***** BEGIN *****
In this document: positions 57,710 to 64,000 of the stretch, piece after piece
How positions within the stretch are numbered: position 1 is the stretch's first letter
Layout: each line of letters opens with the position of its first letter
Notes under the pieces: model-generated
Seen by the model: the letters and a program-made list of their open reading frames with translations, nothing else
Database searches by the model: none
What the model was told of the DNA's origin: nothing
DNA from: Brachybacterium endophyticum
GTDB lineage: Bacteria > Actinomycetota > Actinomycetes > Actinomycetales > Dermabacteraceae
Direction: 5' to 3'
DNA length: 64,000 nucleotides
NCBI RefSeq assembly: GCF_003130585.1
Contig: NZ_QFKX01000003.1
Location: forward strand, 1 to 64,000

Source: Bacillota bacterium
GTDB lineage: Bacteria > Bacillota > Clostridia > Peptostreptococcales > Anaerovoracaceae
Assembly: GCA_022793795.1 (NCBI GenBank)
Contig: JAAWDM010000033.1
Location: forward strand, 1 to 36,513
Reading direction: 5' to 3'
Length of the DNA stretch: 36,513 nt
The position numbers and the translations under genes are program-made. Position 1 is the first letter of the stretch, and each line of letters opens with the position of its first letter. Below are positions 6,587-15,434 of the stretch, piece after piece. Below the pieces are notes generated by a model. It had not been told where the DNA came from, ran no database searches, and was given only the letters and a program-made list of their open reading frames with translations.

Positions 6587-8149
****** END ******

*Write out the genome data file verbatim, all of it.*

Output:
In this document: positions 57,710 to 64,000 of the stretch, piece after piece
How positions within the stretch are numbered: position 1 is the stretch's first letter
Layout: each line of letters opens with the position of its first letter
Notes under the pieces: model-generated
Seen by the model: the letters and a program-made list of their open reading frames with translations, nothing else
Database searches by the model: none
What the model was told of the DNA's origin: nothing
DNA from: Brachybacterium endophyticum
GTDB lineage: Bacteria > Actinomycetota > Actinomycetes > Actinomycetales > Dermabacteraceae
Direction: 5' to 3'
DNA length: 64,000 nucleotides
NCBI RefSeq assembly: GCF_003130585.1
Contig: NZ_QFKX01000003.1
Location: forward strand, 1 to 64,000

Source: Bacillota bacterium
GTDB lineage: Bacteria > Bacillota > Clostridia > Peptostreptococcales > Anaerovoracaceae
Assembly: GCA_022793795.1 (NCBI GenBank)
Contig: JAAWDM010000033.1
Location: forward strand, 1 to 36,513
Reading direction: 5' to 3'
Length of the DNA stretch: 36,513 nt
The position numbers and the translations under genes are program-made. Position 1 is the first letter of the stretch, and each line of letters opens with the position of its first letter. Below are positions 6,587-15,434 of the stretch, piece after piece. Below the pieces are notes generated by a model. It had not been told where the DNA came from, ran no database searches, and was given only the letters and a program-made list of their open reading frames with translations.

Positions 6587-8149